President Bush poked fun at his potential successors Saturday night, expressing surprise that none of them were in the audience at the White House Correspondents’ Association annual dinner.
“Senator McCain’s not here,” Bush said of GOP nominee-in-waiting John McCain. “He probably wanted to distance himself from me a little bit. You know, he’s not alone. Jenna’s moving out too.”
Bush then referred to scandals that have dogged the campaigns of the two remaining Democratic candidates, Hillary Rodham Clinton and Barack Obama, in explaining their absence: “Hillary Clinton couldn’t get in because of sniper fire and Senator Obama’s at church.”
During the ongoing campaign, Clinton mistakenly claimed to have landed under sniper fire in Bosnia as first lady. Obama’s longtime Chicago pastor has been criticized for his negative comments about America.
The president admitted to being “a little wistful” in his final appearance at the dinner, showing video clips of his routines from previous years. He finished by conducting the U.S. Marine Band in a medley of patriotic marches.
Bush was followed by Craig Ferguson, the host of CBS’ “Late Late Show.”
The Scottish-born Ferguson found middle ground between the tepid impersonations of last year’s entertainer, Rich Little, and the merciless satire that Comedy Central’s Stephen Colbert delivered in 2006.
Ferguson, who became a U.S. citizen in February, asked Bush what he was going to do after leaving office, then suggested, “You could look for a job with more vacation time.” The president has drawn criticism for the amount of time he has spent away from the White House during his presidency.
Vice President Dick Cheney, Ferguson said, “is already moving out of his residence. It takes longer than you think to pack up an entire dungeon.”
The guest list for the dinner included plenty of VIPs from outside the Beltway: Actors Ben Affleck, Jennifer Garner, John Cusack, Pamela Anderson and Claire Danes, singers Ashlee Simpson and the Jonas Brothers and author Salman Rushdie were among the invitees. Washington’s power elite was still well represented, with Secretary of State Condoleezza Rice, Supreme Court Justice Antonin Scalia and Homeland Security Secretary Michael Chertoff in attendance.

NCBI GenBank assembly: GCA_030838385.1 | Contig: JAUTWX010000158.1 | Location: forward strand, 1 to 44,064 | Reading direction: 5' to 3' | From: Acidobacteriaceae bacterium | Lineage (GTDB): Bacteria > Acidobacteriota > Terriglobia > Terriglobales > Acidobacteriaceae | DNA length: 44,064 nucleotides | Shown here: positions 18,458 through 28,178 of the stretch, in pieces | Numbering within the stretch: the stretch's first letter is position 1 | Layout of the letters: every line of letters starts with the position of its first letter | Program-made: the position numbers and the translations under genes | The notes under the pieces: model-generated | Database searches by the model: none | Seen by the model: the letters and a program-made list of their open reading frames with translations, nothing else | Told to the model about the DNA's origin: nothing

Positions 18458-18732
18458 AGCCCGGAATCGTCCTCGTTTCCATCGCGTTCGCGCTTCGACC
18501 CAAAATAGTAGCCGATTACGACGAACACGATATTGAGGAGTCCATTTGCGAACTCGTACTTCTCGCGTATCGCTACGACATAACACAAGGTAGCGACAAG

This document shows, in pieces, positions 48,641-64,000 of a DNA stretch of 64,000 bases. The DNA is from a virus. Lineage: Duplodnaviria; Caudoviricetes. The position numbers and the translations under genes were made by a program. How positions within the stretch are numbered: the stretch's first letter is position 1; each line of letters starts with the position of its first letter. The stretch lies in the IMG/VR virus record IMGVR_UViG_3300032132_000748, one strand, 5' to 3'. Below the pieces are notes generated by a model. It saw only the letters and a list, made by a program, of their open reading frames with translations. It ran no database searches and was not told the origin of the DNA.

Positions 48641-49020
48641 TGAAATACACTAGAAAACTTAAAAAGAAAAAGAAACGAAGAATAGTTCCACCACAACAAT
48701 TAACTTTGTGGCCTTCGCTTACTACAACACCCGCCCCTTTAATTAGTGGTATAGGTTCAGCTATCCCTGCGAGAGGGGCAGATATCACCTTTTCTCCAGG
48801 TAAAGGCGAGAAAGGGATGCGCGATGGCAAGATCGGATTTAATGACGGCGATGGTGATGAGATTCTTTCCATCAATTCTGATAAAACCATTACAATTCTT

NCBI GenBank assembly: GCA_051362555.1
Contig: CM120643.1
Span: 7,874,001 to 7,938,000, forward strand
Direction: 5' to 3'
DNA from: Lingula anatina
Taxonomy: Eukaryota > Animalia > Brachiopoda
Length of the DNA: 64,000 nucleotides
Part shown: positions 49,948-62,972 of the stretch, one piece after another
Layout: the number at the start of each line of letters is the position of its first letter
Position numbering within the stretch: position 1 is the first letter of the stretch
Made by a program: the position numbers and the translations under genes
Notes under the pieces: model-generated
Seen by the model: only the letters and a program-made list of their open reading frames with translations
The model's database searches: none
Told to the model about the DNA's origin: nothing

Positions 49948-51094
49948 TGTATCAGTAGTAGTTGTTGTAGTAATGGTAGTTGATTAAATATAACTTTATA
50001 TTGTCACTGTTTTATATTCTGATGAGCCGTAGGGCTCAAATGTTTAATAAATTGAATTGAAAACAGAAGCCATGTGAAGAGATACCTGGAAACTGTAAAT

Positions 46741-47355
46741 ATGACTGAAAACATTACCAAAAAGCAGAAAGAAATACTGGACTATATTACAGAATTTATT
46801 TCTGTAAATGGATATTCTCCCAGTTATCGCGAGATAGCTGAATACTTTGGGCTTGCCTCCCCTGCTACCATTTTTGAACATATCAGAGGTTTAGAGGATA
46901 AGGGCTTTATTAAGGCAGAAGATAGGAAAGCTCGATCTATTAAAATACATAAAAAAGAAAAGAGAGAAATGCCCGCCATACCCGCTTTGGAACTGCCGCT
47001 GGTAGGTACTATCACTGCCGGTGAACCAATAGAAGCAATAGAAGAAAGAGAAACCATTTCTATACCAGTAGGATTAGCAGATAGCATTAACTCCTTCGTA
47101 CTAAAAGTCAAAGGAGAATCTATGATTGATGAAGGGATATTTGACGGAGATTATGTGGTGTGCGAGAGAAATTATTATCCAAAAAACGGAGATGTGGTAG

During the event, the White House Correspondents’ Association presented its annual awards, announced earlier this month, to:
— Deb Riechmann of The Associated Press and Ed Henry of CNN, the Merriman Smith Award, the top journalism award for White House reporting under deadline pressure.
Riechmann, the winner in the print category, won for her coverage of President Bush’s trip to Iraq’s Anbar province last September. Henry won for reporting on the Bush administration’s contradicting assertions that top Iranian officials had authorized sending improvised explosive devices to Iraq.
— Alexis Simendinger of the National Journal, the Aldo Beckman Award for sustained excellence in White House coverage. The judges recognized her for breaking the story about the use of Republican National Committee e-mail accounts by some White House officials.
— Seattle Post-Intelligencer reporters Paul Shukovsky, Tracy Johnson and Daniel Lathrop, the Edgar A. Poe Award for excellence in coverage of news of national or regional significance. In a series of articles, “The Terrorism Trade-Off,” they revealed a major shift by the FBI away from white-collar crimes as it ramped up its pursuit of suspected terrorists.
The White House Correspondents Association was formed in 1914 as a liaison between the press and the president. Every president since Calvin Coolidge has attended the dinner.